The Disney Teaching Artist Audition

woodchuckToday was an absolute blast!  It was my audition to be a teaching artist for Disney Theatrical Group, and it couldn’t have been more fun.  It was one of those great experiences where you just get to play and laugh, make music and dance, and say “this is my job!”  (or in our case, “I want this to be my job, so pleeeeease hire me!”)

There were ten of us auditioning, and the group was filled out with some of the current teaching artists on staff.  Right from the start we were told to just relax and have fun, and that’s exactly what we did.  I mean, what’s better than starting your day singing Disney songs for two hours, while playing theatre games and doing some improv?

We were also told not to worry if someone before us did something similar to what we were doing; since there were ten of us, all using Disney songs, it was possible to have some repeats.  I was so glad they had said that as soon as one of the girls started teaching the same song I was going to do.  And then another guy did a great tongue-twister warm-up.  Great minds think alike, right?

For my section, I did what I was planning on when I wrote about getting ready here.  I started off with the warm-up I wrote using “how much wood could a woodchuck chuck, if a woodchuck could chuck wood?”  I have to admit, it’s a pretty neat, little exercise.  In a matter of minutes, the group is singing in three-party harmony, and just laughing and having a great time.  I’m definitely going to use it in the future.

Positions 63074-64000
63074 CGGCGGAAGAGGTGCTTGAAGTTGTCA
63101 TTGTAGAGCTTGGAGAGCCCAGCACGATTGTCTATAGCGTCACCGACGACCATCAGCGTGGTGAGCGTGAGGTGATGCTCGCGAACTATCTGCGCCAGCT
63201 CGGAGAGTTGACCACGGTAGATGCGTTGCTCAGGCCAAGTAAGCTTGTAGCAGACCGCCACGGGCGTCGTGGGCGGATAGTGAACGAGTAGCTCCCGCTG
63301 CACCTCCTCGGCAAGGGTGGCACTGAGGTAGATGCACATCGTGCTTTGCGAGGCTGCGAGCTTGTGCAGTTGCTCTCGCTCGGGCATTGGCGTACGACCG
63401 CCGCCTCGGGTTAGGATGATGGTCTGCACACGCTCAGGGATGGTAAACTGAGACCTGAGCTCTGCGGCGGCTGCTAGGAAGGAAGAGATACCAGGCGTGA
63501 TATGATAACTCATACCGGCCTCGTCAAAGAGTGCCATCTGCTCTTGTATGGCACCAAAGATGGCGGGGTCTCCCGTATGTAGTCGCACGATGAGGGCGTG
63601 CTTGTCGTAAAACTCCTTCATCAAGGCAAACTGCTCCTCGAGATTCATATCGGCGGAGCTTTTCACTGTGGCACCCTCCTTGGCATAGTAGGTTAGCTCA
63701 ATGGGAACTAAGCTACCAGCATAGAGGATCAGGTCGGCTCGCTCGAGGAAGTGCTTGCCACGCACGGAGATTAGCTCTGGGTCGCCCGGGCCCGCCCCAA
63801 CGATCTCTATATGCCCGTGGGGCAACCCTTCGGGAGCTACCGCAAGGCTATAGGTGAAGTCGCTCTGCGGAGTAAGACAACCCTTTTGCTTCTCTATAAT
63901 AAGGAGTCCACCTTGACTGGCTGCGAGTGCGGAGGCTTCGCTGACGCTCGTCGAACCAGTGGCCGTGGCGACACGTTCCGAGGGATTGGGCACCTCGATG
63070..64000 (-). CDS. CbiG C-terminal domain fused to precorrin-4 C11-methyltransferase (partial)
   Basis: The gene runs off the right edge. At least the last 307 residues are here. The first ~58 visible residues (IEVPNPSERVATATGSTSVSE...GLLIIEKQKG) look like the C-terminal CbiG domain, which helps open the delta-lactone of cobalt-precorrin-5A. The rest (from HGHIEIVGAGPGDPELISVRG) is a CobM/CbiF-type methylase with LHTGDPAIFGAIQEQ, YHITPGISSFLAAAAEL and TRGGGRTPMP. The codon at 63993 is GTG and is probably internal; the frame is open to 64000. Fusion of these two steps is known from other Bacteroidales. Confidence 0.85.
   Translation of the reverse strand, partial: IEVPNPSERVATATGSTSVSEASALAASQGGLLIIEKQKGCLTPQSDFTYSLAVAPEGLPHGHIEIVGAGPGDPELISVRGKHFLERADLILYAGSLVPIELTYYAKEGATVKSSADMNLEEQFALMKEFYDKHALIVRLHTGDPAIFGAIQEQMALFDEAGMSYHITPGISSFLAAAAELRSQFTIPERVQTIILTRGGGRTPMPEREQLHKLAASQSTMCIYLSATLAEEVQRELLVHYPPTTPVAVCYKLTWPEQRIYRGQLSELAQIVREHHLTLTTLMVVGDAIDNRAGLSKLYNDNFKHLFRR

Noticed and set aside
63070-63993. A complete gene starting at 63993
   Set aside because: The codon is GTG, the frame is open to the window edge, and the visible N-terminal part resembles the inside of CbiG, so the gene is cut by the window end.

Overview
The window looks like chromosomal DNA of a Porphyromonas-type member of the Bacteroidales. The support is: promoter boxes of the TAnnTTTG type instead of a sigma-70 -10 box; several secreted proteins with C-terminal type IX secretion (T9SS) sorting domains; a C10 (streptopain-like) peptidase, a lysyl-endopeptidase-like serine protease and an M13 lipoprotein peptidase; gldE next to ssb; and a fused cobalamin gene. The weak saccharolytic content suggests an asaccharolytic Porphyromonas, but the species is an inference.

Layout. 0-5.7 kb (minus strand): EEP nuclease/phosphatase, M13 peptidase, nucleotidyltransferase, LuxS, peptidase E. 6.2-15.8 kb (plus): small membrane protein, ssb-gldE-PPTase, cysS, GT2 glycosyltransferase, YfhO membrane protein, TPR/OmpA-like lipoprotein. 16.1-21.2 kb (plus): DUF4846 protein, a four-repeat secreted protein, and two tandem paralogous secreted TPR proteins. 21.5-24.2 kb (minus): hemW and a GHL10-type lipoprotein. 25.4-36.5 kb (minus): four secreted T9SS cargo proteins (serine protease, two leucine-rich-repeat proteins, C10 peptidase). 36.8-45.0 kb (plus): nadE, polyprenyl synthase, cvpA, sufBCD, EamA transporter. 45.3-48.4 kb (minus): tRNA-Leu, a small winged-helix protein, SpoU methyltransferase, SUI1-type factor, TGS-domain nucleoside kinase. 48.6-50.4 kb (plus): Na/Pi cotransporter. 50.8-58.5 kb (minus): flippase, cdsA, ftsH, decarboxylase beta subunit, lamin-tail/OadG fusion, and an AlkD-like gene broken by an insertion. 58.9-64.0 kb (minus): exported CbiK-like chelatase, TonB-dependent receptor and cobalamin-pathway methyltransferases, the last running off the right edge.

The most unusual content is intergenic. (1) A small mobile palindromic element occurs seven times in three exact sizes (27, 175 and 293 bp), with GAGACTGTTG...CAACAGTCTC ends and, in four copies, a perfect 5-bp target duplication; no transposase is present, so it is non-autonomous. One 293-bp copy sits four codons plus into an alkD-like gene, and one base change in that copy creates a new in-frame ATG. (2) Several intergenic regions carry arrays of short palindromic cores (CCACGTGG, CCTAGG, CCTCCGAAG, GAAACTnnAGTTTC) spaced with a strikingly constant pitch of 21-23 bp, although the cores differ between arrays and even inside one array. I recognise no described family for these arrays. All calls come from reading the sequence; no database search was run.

After the warm-up, I got them moving a little with the interlude that leads into the last chorus of “I Just Can’t Wait To Be King,” which took us right up until the buzzer went off, letting me know my time was up.  Everyone was exceptional, and I learned a lot of great tips and tricks from the other guys auditioning.

I’m not sure how many people they’re looking to hire, and neither are they.  We were told that there wasn’t a set number; it was all up to how many people they saw today that they thought would work well within the company.

Whether or not I get the job, this was one of those auditions where you left knowing that you gave it your all and loved every second of it!

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Audition for Disney Theatrical Group confirmed!

Mickey PianoLooks like I’ll get to test out the effectiveness of my Woodchuck Warm-up next Friday.  The good folks at Disney emailed me to ask me to come in and audition on Friday for the teaching artist position.

Less than 24 hours after my interview, they made their decisions about who they wanted to move on to the next round.  Now that’s what I call speedy.  In an industry where all you can do is give it your all and then wait, I love it when people move so quickly.